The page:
social protection is provided in low-income countries.
Source: Oxfam (2010) The Global Economic Crisis and Developing
Countries, Oxfam International Research Report.

7
The climate crisis
Climate change is an imminent threat to the current and future security
and prosperity of both G20 and low-income countries. G20 members
are already suffering from the human and economic impacts of the
climate change that we cannot now avoid, and will be increasingly
affected by the economic and social devastation that climate change
will cause if the world fails to act. The worlds poorest people are least
responsible for climate change, but without decisive action in the next
decade, they will suffer most from its effects.
The G20 can play two significant roles. First, it can and must raise the
current level of ambition, strengthening the global political
commitment to action and securing the binding treaty we urgently
need. As part of this, it should examine the compelling economic,
security, and human case for a more ambitious approach. The bitterly
disappointing outcome of negotiations at the UNFCCC 2009
Copenhagen climate change conference was a major failure of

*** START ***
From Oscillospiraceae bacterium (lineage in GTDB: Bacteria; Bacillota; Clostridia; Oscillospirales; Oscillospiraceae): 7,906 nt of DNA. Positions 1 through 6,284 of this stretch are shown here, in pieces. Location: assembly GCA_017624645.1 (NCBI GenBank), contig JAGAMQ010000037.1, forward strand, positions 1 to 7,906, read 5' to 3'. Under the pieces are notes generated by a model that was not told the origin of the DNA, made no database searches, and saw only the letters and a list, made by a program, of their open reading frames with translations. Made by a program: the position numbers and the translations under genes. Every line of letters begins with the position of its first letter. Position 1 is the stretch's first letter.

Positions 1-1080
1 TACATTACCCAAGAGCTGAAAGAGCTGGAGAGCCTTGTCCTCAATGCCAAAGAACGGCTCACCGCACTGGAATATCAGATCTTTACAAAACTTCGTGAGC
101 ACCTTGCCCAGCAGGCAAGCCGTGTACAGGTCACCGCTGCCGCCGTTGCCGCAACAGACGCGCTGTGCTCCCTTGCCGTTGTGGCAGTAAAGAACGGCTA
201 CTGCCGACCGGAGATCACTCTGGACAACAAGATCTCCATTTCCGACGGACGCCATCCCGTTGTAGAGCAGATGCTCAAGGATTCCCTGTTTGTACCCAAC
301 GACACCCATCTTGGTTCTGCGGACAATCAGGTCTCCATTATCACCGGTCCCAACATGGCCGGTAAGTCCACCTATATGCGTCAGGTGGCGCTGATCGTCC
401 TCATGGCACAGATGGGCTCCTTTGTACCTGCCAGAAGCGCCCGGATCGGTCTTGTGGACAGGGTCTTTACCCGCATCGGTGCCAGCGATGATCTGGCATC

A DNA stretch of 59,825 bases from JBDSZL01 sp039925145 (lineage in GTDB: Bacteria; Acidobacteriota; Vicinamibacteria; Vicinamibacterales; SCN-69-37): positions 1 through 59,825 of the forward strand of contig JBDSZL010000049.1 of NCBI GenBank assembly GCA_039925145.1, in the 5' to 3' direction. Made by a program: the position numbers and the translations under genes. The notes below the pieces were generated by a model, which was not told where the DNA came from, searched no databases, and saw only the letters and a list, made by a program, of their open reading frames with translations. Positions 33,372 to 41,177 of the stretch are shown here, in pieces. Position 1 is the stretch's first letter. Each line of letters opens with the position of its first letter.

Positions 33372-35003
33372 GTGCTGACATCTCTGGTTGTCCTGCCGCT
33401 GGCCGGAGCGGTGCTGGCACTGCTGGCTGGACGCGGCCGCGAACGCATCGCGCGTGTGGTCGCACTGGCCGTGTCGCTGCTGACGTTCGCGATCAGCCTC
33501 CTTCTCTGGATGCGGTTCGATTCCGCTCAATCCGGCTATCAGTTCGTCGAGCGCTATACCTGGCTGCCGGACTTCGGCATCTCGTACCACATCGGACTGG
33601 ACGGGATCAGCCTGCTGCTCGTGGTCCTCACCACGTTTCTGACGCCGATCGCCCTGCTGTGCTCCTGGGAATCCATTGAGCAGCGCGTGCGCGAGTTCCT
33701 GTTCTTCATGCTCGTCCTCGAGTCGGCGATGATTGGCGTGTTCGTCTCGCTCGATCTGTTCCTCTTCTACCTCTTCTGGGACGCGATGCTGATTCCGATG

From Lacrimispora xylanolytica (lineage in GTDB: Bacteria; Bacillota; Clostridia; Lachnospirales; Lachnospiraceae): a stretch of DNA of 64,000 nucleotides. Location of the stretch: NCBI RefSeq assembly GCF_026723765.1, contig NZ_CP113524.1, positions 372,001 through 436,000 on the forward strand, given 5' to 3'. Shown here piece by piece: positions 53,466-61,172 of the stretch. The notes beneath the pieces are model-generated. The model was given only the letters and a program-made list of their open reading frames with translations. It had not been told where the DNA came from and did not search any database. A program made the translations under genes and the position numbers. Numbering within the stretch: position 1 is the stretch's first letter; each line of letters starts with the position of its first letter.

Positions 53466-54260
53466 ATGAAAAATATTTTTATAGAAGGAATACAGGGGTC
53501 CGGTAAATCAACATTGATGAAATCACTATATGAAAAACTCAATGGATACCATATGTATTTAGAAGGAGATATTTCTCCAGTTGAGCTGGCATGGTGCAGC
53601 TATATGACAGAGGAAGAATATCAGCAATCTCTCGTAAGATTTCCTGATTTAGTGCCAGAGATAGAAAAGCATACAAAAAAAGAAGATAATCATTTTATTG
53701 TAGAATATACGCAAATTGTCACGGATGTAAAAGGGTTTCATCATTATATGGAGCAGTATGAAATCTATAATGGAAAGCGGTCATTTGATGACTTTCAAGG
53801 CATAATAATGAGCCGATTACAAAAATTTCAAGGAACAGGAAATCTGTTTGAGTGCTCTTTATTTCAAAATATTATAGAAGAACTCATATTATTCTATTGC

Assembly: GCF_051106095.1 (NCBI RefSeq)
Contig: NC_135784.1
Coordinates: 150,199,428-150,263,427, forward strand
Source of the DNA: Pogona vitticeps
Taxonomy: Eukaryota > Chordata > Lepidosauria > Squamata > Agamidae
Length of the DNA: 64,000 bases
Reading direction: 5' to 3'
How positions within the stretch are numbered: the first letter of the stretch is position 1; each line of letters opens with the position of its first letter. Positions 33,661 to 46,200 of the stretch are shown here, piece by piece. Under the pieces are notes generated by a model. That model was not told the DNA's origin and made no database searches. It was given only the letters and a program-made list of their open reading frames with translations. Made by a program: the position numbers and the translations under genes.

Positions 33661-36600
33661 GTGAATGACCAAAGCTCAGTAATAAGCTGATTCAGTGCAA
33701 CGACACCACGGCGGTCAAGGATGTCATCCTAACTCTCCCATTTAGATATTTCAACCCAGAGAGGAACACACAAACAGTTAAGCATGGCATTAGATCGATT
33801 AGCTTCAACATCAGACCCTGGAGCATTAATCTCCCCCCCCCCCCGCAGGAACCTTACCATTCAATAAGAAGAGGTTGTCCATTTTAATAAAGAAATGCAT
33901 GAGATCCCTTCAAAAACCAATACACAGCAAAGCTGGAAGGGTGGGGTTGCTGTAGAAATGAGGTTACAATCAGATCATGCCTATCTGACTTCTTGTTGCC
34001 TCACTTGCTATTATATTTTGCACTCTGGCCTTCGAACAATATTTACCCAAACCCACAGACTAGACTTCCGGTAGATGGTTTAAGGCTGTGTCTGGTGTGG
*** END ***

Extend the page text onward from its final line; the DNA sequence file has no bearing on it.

international leadership caused, above all, by differences between G20
members. This impasse can only be overcome through a consensus
between developed and developing country members of the G20,
agreed in a binding deal through the UNFCCC.
Second, the G20 is uniquely positioned to lead the way on low-carbon
development. G20 members were responsible for almost 77.3 per cent
of global emissions in 2006.29 They must take swift action to secure low-
carbon investment and to ensure that climate change is limited to a
global average of 1.5 degrees.
All G20 countries have a role to play. But developed countries must
lead in reducing emissions, providing the $30bn in fast-start finance
pledged for 201012, and accelerating technology transfer to
developing countries.

Hunger and lack of access to resources


The current crisis of hunger and the challenge of securing the right to
food for all is the third major challenge that the G20 must address.
These three challenges are already closely linked, and will become
increasingly so. For poor people, hunger is often the result of global
pressures like economic volatility, resource competition, and climate
change. The combined food and fuel price spike that peaked in 2008
increased the number of undernourished people from 854 million to
more than a billion for the first time in history. Today, 925 million
people still do not have enough food to eat.30 The challenge will only
grow in the future: by 2030, demand for food will rise by 50 per cent,
demand for water by 30 per cent, and demand for energy by 50 per
cent.31 Climate change will exacerbate the challenge of providing access
to food for all, reducing crop yields in developing countries through
increased temperatures and diminished availability of water.
The G20 has a critical role to play in ensuring that the world uses its
agricultural resources to produce food and prosperity for all. G20
members grow 72 per cent of the worlds cereal crops, and consume 63